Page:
[That] decision was probably made by the same people who decided that Fred Thompson was a serious candidate. Articles purporting to be news spent thousands upon thousands of words contemplating whether he would enter the race, to the point that before he even entered, he was running second in the national polls for the Republican nomination. Second place! And he had not done or said anything that would allow anyone to conclude he was a serious candidate. A major weekly news magazine put Mr. Thompson on its cover, asking — honestly! — whether the absence of a serious campaign and commitment to raising money or getting his policies out was itself a strategy.
Bless her for that "honestly!" And one wonders: how is it that media momentum is built up in this fashion toward the inconsequential, the wrong-headed, the just plain stupid? Until we can answer that obvious question, we will always be a less-than-serious country in a very serious world.
Tom Toles has been the best editorial cartoonist in the U.S. for years. The cartoon below is from February 11 but I thought I'd post it today to remind the Dems, and everybody, what the stakes really are. We're on some thin ice here. That Toles can still make us laugh with this stuff is amazing:
Hulk smash New York Times!
Today the New York Times has a piece on the controversy surrounding the movie, The Incredible Hulk, which won't be released until June.
I'm not a big fan of these types of articles anyway. The star is bickering with X. The fan sites are saying Y. The first movie "flopped," even though it made over $130 million domestically. It's not "news," since it's not about something that's actually happened; it's just gossip and prediction.
I would've let it all slide except for this line: "The monster was mute in Mr. [Ang] Lee’s film, but this one speaks, a nod to the campy 1978-82 television series that starred Bill Bixby and the bodybuilder Lou Ferrigno (resplendent in green body paint)."
First, the TV show wasn't really campy — the way that Adam West's "Batman" was campy. "The Incredible Hulk" took itself seriously. Parts of it, in retrospect, may appear campy, but that wasn't the intention.
More importantly, and correct me if I'm wrong (Tim), but what nod to the series? Ferrigno's Hulk didn't speak. The comic-book Hulk spoke, generally without articles or proper grammar, but he spoke. If this new Hulk speaks, it's a nod to the comic book not the TV show.
A story in Newsweek claims that the "expert is back" and that user-generated content on the Internet is fading. They say that in this age of misinformation people are crying out for standards and information they can trust, and, as evidence, Newsweek cites the following: 1) Google is creating its own Wikipedia using authoritative sources; 2) Mahalo is creating a search engine with quality-based rather than link-based rankings; and 3)... Well, there is no 3). But the magazine adds some anecdotal stuff about Wikipedia's dustups and Craigslist scammers, and they quote a couple of dudes, like Mahalo's founder Jason Calacanis, who says, "The more trusted an environment the more you can charge for it," but who obviously has a stake in the matter.
The expert is back? I wish.
Here's the real reason why user-generated content isn't going anywhere: It's free. Not to readers but to producers. Ask a professional writer to write about movies and it'll cost you. Ask a "fan" and it won't. Generally a fan's stuff won't be nearly as good as a professional writer's stuff, but, you know, what's "good," right? So as long as the bottom line is looked at — and it'll always be looked at — the people in charge will go for the user-generated content. They'll go for the freebie.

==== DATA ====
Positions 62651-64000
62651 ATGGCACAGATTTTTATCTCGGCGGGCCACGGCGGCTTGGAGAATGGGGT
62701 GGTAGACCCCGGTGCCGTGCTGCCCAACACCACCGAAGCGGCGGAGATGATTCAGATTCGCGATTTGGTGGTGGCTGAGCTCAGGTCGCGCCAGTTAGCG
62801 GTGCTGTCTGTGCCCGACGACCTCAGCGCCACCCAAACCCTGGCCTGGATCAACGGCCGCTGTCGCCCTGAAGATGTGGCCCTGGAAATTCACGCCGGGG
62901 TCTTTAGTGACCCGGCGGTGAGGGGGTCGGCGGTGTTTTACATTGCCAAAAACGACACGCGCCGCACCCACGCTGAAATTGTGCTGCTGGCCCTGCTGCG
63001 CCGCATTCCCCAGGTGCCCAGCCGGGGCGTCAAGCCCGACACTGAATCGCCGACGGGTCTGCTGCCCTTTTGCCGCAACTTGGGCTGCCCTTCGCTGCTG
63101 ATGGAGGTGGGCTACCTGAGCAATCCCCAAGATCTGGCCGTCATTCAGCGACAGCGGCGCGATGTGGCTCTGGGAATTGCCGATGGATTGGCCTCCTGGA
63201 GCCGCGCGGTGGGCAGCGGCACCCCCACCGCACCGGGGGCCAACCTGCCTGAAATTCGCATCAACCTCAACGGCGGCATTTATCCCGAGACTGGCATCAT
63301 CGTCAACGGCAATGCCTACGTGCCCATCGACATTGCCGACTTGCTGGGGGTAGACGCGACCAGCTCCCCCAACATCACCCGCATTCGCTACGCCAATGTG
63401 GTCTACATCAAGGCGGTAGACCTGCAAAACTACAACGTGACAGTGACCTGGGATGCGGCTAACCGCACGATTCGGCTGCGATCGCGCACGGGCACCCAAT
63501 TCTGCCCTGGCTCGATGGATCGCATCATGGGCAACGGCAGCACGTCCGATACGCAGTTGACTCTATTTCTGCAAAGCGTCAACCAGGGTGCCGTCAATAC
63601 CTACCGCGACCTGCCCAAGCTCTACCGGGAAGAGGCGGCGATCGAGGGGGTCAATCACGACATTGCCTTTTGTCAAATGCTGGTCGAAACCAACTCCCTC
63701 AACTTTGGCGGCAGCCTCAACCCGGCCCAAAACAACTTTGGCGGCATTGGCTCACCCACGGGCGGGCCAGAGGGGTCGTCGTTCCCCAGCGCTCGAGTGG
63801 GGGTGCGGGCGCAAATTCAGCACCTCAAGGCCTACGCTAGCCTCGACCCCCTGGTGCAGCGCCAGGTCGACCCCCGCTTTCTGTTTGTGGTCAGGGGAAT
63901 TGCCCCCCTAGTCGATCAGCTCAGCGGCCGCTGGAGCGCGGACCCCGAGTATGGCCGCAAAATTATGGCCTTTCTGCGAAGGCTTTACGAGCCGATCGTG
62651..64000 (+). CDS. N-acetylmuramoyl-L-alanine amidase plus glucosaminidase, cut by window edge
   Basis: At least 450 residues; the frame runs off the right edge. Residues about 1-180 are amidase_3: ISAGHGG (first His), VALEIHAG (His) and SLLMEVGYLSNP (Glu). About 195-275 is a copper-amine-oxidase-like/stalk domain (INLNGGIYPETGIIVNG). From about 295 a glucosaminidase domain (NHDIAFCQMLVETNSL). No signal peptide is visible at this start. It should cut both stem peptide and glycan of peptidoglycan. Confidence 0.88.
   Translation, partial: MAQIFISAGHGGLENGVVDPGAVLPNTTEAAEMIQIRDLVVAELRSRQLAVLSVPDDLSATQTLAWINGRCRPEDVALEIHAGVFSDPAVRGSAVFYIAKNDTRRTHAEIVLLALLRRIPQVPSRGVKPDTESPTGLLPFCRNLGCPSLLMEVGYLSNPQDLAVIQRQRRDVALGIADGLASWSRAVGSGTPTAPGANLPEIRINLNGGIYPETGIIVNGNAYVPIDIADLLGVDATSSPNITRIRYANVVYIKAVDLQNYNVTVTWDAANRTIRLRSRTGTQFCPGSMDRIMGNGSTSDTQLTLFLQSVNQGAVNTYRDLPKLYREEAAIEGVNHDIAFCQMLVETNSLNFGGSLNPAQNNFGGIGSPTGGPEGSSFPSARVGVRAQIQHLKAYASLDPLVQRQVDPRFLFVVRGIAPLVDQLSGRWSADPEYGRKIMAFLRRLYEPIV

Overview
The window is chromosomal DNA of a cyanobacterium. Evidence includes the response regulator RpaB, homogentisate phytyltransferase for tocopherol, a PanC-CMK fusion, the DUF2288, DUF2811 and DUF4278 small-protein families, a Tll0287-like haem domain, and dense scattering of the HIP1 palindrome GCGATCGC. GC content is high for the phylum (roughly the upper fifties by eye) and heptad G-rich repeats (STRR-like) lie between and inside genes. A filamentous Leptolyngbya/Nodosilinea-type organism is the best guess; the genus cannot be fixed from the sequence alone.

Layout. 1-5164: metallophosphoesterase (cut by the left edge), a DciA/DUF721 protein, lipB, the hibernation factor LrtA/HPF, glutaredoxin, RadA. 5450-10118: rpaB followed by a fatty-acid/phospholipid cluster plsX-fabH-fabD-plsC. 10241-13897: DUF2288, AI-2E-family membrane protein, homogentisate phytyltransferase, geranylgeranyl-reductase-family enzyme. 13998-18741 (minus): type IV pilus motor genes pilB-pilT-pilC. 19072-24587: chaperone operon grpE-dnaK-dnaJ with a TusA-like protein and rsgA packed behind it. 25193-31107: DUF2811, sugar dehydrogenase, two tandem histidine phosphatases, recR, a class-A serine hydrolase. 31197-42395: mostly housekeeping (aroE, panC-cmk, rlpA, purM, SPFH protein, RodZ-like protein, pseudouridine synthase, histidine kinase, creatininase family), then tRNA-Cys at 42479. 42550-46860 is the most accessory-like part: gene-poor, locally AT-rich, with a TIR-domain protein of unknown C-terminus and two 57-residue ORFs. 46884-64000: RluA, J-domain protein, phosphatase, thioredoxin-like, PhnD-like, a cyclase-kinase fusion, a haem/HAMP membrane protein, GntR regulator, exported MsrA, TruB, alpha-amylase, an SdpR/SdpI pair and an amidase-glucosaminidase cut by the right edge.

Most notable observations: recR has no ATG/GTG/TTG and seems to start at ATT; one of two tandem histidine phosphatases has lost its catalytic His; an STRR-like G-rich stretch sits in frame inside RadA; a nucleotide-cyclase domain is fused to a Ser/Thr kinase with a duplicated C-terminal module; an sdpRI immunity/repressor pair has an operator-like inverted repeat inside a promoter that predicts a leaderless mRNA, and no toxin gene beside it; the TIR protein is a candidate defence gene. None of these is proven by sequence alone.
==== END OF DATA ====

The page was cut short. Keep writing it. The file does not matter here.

Cute thought, though.
"New Indiana Jones trailer is smash hit"
I live in Seattle and I used to live in Minneapolis and I edit magazines in different states around the country so I visit a lot of newspaper Web sites. It's part of my job and part of my interest. And yesterday I saw the same headline in almost all of them.
About Iraq? Pakistan? About the March 4 showdown between Hillary Clinton and Barack Obama? No. It was about the trailer for the new Indiana Jones movie.
Apparently it's a smash hit. That's what they all said. In fact, if you Google the entire headline in quotes, "New Indiana Jones trailer is smash hit," you'll get (as of this morning) over 58,000 hits. Smash or otherwise.
They all pulled the same AP story by Regina Robertson. About the viral spread of the trailer. About how it's doing well online. About how kids might not know from Indiana but that's the challenge because that's the demographic. The usual quotes from Paramount marketing execs and the Aintitcool.com dude. It was probably the biggest news story of the day.
I understand why it was big. It was about entertainment so it might appeal to kids but it was about an older dude so it might appeal to the newspaper's actual demographics. Classic analog hero in digital age clash. Who will win?
Here's what bugs me. Paramount estimates that the trailer was seen 200 million times in its first week? When are they going to get the actual figures? Paramount says the 4.1 million hits on the Yahoo movie site was a record? What does Yahoo say? Do they have a say? Do they want one? Or are they just waiting to be bought? Now that's a feeling we can all get behind.
It's not even PR journalism, it's TV Guide journalism, because the brunt of the story is less about what's been (the release of the trailer) than what's about to be (the release of the movie in May). It's all about anticipation and more and more that's what we focus on. Culturally we're a myopic country peering into the middle distance for any kind of good (or cool) news. Because the past is so five minutes ago and the present is unknown and uncomfortable. But that thing that's about to happen? That we can anticipate in this way? Hell, maybe that can pull us along a little bit and get us out of where we are. Maybe it's the old dude in the leather jacket who can finally save us. At least for two hours. In May.